Minimally Invasive Spine Surgery – All You Should Know!

Minimally Invasive Spine Surgery – All You Should Know!

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By Dr. Gaurav Gujarathi, Orthopaedics

Surgery on the spine is typically performed as an open surgery. This implies that the surgery is performed by making a large incision that allows the surgeon to do the surgery while seeing the spine. However, advancements in medicine have helped surgeons operate on the spine through minimally invasive surgical techniques. This type of surgery involves making a few small incisions instead of a large incision through which the surgeon inserts specially designed instruments to operate on the spine.

Minimally invasive surgery has a number of benefits. Primary amongst these benefits is shortened recovery time. Faster healing is also associated with lesser pain. It also causes less muscle damage. Since the incisions are smaller than normal, they heal faster than a large incision. Smaller incisions also reduce the risk of infections.

There are many different types of minimally invasive surgical techniques. A minimally invasive surgery may be used to treat issues such as spinal fusion and lumbar decompression. These are typically performed only when medication and other forms of non-invasive therapy such as physical therapy have been unsuccessful. Surgery is also advised only when the surgeon can pinpoint the exact cause of the issue.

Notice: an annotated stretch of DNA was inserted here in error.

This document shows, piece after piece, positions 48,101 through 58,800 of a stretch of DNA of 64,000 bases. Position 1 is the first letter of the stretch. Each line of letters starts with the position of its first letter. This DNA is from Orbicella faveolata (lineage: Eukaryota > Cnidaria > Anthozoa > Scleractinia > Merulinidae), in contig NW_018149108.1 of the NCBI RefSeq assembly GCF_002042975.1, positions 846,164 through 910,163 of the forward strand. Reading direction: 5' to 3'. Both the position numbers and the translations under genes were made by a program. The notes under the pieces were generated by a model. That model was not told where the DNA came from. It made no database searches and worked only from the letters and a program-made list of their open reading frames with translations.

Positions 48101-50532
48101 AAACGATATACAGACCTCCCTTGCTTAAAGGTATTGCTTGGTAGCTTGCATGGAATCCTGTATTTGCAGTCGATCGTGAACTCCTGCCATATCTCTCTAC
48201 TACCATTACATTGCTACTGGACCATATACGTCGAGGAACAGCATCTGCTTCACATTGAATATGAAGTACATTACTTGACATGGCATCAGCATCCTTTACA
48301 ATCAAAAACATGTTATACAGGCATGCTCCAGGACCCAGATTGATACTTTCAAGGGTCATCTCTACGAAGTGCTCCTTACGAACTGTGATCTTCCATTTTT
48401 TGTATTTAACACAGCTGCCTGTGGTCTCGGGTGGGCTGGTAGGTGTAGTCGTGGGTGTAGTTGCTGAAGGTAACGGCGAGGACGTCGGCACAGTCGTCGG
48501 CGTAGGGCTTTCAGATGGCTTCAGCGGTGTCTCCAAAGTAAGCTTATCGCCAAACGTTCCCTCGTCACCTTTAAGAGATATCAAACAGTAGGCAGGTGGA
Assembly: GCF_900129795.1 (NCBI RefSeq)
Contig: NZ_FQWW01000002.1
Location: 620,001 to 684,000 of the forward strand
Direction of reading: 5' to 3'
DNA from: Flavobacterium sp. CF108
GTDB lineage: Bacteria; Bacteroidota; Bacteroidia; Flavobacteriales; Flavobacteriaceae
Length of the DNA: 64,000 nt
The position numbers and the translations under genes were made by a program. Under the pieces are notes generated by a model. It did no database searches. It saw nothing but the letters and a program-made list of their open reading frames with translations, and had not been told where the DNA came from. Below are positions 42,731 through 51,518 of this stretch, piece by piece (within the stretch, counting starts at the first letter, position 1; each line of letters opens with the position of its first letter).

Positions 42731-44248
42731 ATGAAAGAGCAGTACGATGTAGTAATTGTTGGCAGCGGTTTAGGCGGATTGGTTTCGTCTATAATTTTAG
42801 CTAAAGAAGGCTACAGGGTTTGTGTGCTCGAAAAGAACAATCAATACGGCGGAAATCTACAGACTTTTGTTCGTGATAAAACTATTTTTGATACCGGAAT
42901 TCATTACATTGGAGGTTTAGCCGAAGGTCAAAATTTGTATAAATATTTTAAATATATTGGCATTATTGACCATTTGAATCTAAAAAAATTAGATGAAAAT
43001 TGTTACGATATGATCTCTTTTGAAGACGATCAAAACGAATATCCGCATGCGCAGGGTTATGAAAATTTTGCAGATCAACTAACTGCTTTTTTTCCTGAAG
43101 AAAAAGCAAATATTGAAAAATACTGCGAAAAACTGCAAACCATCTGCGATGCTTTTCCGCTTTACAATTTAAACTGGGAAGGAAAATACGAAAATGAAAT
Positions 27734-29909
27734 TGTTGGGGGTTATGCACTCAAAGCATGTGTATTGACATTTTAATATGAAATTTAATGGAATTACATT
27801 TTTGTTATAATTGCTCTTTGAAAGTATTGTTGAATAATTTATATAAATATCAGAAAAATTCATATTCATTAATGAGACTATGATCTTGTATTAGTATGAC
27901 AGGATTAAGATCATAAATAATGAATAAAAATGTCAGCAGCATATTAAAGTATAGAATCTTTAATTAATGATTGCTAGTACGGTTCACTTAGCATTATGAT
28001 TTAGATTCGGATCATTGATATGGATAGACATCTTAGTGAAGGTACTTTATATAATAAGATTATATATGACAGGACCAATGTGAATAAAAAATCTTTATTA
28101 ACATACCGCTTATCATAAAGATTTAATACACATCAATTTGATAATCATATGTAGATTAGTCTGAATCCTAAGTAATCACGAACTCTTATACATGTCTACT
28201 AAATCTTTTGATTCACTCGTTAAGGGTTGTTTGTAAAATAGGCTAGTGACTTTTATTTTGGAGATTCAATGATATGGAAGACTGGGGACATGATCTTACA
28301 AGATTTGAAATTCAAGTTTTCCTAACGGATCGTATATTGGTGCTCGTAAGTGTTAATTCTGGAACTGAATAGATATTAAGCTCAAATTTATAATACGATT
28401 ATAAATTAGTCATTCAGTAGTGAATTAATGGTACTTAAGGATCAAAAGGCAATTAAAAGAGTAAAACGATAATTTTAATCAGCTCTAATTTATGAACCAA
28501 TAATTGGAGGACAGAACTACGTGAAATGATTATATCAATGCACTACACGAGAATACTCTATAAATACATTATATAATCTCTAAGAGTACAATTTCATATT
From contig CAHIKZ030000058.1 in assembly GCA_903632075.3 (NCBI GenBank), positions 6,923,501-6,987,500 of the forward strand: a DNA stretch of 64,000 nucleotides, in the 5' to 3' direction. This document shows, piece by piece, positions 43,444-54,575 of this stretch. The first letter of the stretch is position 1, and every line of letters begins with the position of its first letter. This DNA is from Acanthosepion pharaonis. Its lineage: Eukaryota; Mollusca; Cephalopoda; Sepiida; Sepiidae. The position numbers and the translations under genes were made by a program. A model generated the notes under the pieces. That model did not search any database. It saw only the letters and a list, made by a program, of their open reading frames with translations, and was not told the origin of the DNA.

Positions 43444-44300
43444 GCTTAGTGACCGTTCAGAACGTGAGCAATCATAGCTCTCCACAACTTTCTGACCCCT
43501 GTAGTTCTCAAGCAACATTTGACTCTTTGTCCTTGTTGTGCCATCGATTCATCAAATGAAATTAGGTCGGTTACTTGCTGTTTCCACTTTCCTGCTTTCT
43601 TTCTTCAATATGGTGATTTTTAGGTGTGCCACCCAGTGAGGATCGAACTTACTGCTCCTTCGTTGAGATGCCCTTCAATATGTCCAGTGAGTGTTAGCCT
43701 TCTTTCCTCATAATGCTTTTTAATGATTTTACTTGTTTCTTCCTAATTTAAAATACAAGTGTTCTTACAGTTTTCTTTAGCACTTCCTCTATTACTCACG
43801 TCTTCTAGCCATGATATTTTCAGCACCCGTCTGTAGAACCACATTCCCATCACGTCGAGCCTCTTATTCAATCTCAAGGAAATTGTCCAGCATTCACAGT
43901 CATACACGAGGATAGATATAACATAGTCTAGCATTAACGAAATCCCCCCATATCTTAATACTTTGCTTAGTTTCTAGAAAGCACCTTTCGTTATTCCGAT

Like open surgery, minimally invasive procedures on the spine are also performed while the patient is under general anesthesia. The most common minimally invasive surgical procedure involves the use of a tubular retractor. This creates a tunnel from the incision site to the part of the spine to be operated on by pushing the muscles around instead of cutting them. The surgeon can then use the retractor to access the spine with the use of special instruments. Any bone shrapnel or disk material that must be removed can also be taken out through the retractor. Similarly, any rods or screws that need to be inserted into the spine can also be transported through the retractor. Surgeons may also use an endoscope to access the problem area in the spine.

As with any other surgical procedure, there are a few risks associated with minimally invasive surgery. Some patients may experience slight bleeding after the procedure and pain at the bone graft site. The surgery may also cause an infection which can be treated with antibiotics. Blood clots are a rare complication associated with such surgeries. If they travel up to the lungs, it could be significantly dangerous. In rare cases, the blood vessels or nerves around the surgery site can also be damaged during the surgery.